The 1996 photograph above was taken to commemorate 50 consecutive years of fishing on Lough Sheelin by Yorkshire angler Harry Hamer. Mr Harry Hamer as a young enthusiast trout angler in his early twenties came across a small advertisement in a fishing magazine for accommodation at Lough Sheelin by a Mrs Chambers. Intrigued Mr Hamer made the arduous journey via boat, train and bus where his love for Sheelin was instant and such was his devotion he returned from that day faithfully every year for 64 years until his death on April 11th 2011.


image033Up-Coming Events

The McDonnell cup will be held on Saturday August 8th on Lough Sheelin, fishing from 11am till 6pm from Kilnahard pier with an entry fee of €20. This competition has been fished catch & release for the last three years which proved to be very successful. Measures will be provided for all boats with the cup awarded to the longest fish. This competition is open to members of the club only but membership is available on the day

There will be lots of prizes on offer and this day is generally viewed as a great day out.

For further details contact Thomas Lynch @ 087 9132033.

The Lough Sheelin Protection Association’s Stream Rehabilitation competition has been set for Saturday October 3rd. Match booklets will be out by mid- August and will also be available to download off the LSTPA’s web site.

Lough Sheelin Guiding Services (www.loughsheelinguidingservices.com) 087 1245927

Michael Farrell @ 087 4194156Telephone: +353 43 6681298  Email: [email protected]


Kenneth o Keeffe                   Grey Duster Guiding 0868984172

[email protected]

For anyone interested in joining Lough Sheelin’s Angling Club – The Lough Sheelin Trout Protection Association please contact Thomas Lynch @ 087 9132033.

Please remember anglers to abide by BYE-LAW 790 which strictly prohibits

  • All trolling on the lake from March 1st to April 30th (inclusive).
  • From May 1st to June 15th – no trolling between 7pm –6am and no trolling under engine between 6am – 7pm and
  • June 16th – October 12th – no trolling under engine between 7pm – 6am.
  • No trout less than 14 inches should be taken from the lake

image035It won’t work if you aren’t wearing it…

Water rarely gives second chances and a life jacket is just that – it saves your life, so we would implore anglers and all other users for their own safety as well as it being the law under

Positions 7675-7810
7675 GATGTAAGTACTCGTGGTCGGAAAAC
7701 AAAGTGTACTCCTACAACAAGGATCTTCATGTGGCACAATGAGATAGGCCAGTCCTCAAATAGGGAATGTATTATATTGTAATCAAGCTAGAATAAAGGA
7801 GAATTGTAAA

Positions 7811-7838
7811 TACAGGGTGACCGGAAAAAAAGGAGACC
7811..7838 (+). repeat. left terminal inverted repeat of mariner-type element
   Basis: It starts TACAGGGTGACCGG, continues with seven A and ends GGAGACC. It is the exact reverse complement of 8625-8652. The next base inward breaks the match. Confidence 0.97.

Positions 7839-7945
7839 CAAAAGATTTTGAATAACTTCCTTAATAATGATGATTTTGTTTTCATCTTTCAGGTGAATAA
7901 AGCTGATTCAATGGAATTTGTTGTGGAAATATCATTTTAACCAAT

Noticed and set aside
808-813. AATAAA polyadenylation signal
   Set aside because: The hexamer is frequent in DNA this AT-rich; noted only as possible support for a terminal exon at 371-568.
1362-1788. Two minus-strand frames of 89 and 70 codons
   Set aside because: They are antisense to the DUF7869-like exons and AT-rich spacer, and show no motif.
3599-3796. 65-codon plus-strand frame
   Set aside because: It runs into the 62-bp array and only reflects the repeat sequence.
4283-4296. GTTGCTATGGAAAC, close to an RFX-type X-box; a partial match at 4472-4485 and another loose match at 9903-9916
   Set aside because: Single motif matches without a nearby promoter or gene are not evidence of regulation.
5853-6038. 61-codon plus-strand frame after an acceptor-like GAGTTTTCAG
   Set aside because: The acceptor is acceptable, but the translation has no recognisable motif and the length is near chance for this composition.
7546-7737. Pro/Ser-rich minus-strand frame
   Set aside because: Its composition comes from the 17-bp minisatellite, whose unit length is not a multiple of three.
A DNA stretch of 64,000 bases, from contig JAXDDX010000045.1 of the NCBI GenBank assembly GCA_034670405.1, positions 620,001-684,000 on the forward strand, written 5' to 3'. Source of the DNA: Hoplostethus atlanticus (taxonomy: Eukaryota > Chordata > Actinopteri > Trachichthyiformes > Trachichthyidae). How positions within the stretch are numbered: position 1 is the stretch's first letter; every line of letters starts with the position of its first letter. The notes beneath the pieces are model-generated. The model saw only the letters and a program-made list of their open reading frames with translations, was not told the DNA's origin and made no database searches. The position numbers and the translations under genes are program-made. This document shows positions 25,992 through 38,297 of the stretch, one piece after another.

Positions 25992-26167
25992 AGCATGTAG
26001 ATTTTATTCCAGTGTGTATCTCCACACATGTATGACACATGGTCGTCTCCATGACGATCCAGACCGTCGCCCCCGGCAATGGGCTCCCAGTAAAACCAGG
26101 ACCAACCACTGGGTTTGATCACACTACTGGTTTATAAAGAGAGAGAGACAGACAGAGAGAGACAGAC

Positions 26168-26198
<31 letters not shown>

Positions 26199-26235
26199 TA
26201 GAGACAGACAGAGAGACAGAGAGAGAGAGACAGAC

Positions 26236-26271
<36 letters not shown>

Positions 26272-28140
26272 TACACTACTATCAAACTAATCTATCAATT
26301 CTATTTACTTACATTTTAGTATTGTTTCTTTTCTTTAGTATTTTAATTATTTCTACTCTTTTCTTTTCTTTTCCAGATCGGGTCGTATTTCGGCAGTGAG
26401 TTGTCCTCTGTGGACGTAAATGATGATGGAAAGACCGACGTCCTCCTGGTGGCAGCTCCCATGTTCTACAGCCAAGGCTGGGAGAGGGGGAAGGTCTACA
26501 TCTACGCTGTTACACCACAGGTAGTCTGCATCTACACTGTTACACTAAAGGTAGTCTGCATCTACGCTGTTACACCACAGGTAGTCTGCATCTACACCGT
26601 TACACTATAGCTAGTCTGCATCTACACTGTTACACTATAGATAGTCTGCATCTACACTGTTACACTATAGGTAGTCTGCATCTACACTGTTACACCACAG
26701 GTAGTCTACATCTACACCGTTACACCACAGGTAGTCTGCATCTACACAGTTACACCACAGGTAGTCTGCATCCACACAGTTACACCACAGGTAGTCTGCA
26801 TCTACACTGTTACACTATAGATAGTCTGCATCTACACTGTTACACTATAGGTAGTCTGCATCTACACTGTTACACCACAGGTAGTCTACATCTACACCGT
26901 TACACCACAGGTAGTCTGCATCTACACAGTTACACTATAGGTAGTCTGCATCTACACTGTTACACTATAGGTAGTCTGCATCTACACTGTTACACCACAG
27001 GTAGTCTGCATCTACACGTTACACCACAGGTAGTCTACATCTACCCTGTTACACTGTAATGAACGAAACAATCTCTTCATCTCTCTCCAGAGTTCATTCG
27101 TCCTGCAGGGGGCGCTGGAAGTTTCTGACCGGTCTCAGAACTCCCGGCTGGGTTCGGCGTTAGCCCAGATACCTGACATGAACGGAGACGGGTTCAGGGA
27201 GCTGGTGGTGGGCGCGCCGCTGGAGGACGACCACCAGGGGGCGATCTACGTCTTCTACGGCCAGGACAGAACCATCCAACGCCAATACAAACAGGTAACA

SI No 921 of 2005 – Pleasure Craft (Personal Flotation Devices and Operation) (Safety) Regulations 2005

image036A catch & release policy is actively encouraged on the lake at all times

A beautiful 3 pounder caught at Lynch’s Pt. on a MurroughA beautiful 3 pounder caught at Lynch’s Pt. on a Murrough 

Please remember All anglers are required to have a Fishery Permit to fish Lough Sheelin which must be purchased before going out on the lake.

   Guide Fishing Ireland


River Inny at Finea, July 2015‘River to lake’ – the River Inny at Finea, July 2015

The heaviest fish for the week was a beautiful trout of almost 5lbs caught by Paddy Lyons, Cavan on one of his own tyings of a Green Peter.

Total number of trout recorded: 72

image039Selection of Catches            

William Craig – 2 trout at 1 ½ and 2 ½ lbs on Monday July 27th.

John Oughter, Dublin – 1 trout at 3lbs on a dry sedge, July 27th

Pat Delaney & John McGovern, Cavan – 12 fish averaging 2 ½ – 3 ½ lbs, all caught on sedges.

Paul O’Mara, Castleknock, Dublin – 3 trout, heaviest weighed in at 3 ½, all caught on sedges.

Paddy Lyons, Cavan – 19 trout for 21 days evening fishing – trout averaged 2 ½ – 3 ½ lbs, heaviest at almost 5lbs on July 29th. All fish were caught using sedges.

Des Elliott, Dublin – 8 trout for the week, weights averaged from 1 ¾ up to 3 lbs, caught using Mayflies, Silver Invicta and Bibios. Fishing around Chambers Bay, Holywell and Orangefield.

Patsy Smith, Cavan – 2 trout at 1 ¾ and 2 ½ lbs using red tailed Peters and Bibios.

Declan Reilly, Clane – 1 trout at 3 lbs on a Murrough on July 29th fishing in Bog Bay.

Just a little bit about our front photograph – Noah caught his first fish when he was only gone 2. Although he fishes with Dad, Richie from Guide Fishing Ireland his biggest thrill is going with his Grandad (Des Johnston) who at 79 and still fishes 3 days a week. He was Hon Sec of Kilbride Anglers for 27 years and Sheelin is one of his favourite waters. The 75 year age gap doesn’t stop the two who now fish every week or so and Noah loves it.

Mystery of SheelinThe magic and mystery of Lough Sheelin – July 2015

Brenda Montgomery IFI